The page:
Britain’s Big Six, the six dominant energy companies, face accusations of overcharging, but they in turn claim that prohibitive emissions targets and governmental “green levies” are to blame for the price increase. While the US is benefiting from a shale gas boom that is predicted to give it an edge over both the EU and China for the next two decades, fracking is struggling to take off in Europe due to high costs, geological difficulties and public ambivalence to the environmentally destructive production methods. European politicians are considering abandoning the 2030 renewable energy targets in light of these high costs.

These articles analyse the causes of and possible solutions to Europe’s energy crisis. Read more

Obama’s zen-like State of the Union address
President Obama has just delivered his State of the Union speech to Congress. As usual, it was full of uplifting stories and calls for action, punctuated by standing ovations. But many believe that the sad reality is that this is a presidency that is running out of steam, and some of what Mr Obama had to say about the State of the Union was actually quite bleak. In this week’s podcast, Gideon Rachman is joined by Richard McGregor, Washington bureau chief and Edward Luce, chief US commentator, to assess the speech and the state of the presidency in general.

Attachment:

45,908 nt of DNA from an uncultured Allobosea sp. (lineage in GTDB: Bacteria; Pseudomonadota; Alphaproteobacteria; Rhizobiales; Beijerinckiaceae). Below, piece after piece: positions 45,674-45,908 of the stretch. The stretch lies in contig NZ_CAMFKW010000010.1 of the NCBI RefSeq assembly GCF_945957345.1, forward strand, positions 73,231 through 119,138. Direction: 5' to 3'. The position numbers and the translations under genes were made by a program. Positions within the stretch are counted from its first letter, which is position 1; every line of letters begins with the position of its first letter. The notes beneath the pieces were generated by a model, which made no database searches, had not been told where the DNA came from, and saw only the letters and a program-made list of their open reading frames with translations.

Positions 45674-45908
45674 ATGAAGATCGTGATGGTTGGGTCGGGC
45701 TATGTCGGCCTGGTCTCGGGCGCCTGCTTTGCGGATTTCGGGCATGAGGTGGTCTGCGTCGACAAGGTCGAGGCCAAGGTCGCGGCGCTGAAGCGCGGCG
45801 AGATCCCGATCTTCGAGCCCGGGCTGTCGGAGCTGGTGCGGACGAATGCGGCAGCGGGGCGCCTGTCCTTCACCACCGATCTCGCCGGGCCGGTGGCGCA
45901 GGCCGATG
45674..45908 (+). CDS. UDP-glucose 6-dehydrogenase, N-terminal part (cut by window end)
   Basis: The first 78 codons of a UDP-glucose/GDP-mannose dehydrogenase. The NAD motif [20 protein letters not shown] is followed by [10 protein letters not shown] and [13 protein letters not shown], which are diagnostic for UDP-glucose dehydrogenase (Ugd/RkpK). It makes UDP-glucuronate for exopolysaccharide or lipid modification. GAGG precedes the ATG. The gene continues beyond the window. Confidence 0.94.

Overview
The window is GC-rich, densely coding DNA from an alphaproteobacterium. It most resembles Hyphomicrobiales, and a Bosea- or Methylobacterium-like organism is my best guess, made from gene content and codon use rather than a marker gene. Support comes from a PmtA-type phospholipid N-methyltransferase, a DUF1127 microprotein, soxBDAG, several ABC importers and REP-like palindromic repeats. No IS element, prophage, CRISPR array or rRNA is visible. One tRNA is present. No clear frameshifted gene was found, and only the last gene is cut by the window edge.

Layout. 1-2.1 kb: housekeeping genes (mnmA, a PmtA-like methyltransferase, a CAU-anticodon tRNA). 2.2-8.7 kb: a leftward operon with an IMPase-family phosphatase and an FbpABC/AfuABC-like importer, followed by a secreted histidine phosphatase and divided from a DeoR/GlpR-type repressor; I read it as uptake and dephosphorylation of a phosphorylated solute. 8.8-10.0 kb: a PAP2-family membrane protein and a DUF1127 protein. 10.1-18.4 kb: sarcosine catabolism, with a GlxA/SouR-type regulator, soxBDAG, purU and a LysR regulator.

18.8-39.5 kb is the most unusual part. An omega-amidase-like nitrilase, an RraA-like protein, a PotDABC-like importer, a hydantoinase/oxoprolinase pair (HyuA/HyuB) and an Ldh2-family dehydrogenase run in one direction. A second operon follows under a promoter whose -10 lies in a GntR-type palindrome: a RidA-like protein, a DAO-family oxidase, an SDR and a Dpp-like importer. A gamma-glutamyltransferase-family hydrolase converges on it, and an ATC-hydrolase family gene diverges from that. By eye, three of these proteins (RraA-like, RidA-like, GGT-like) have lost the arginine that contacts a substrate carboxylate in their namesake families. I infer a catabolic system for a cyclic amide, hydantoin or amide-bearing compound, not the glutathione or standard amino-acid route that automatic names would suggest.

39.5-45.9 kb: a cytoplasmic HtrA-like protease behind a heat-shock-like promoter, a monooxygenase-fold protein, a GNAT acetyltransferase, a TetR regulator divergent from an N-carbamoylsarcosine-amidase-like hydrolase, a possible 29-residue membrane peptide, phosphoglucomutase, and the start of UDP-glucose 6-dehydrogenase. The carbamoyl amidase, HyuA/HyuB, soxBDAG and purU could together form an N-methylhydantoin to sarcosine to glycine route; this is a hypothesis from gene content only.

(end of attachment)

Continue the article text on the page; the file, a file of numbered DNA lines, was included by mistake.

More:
By Toby Luckhurst

  • John Kay’s open letter to Bill Gates restates his argument that the rich stay rich and the poor stay poor.
  • Scarlett Johansson is at the centre of a growing storm surrounding a Soda Stream manufacturing plant in the occupied West Bank.
  • Borzou Daragahi reports on Egyptians’ zealous show of support for the military.
  • Syria’s Islamist rebels have gained control of the country’s oil and are selling fuel to the Assad regime in exchange for protection from air strikes.